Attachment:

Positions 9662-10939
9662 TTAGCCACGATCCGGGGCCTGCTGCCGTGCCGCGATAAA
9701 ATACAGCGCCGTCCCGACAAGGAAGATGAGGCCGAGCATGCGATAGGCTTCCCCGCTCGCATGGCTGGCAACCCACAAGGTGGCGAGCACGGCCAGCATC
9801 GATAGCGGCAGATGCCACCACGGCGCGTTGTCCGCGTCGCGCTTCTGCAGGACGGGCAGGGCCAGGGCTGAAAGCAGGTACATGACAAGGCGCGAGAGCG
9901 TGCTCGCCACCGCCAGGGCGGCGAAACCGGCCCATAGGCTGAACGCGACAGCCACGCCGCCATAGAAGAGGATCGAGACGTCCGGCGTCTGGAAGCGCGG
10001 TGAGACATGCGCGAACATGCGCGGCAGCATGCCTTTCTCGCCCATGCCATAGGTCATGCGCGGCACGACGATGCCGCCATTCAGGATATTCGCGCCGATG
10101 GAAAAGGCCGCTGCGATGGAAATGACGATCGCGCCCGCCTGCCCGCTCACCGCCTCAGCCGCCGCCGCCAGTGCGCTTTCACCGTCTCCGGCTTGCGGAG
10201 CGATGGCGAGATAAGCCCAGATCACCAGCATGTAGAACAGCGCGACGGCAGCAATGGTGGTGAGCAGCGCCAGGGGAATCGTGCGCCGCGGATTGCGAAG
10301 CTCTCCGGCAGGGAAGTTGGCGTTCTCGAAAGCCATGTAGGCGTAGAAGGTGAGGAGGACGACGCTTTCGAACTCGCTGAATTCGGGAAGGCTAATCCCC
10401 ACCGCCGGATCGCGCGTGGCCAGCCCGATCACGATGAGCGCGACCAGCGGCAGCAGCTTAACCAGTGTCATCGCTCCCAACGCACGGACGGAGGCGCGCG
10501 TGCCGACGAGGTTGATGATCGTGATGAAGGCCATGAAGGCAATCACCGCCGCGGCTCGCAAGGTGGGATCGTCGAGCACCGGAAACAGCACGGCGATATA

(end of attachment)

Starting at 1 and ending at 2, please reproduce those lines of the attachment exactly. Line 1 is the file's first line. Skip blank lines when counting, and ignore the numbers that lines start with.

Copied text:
Positions 9662-10939
9662 TTAGCCACGATCCGGGGCCTGCTGCCGTGCCGCGATAAA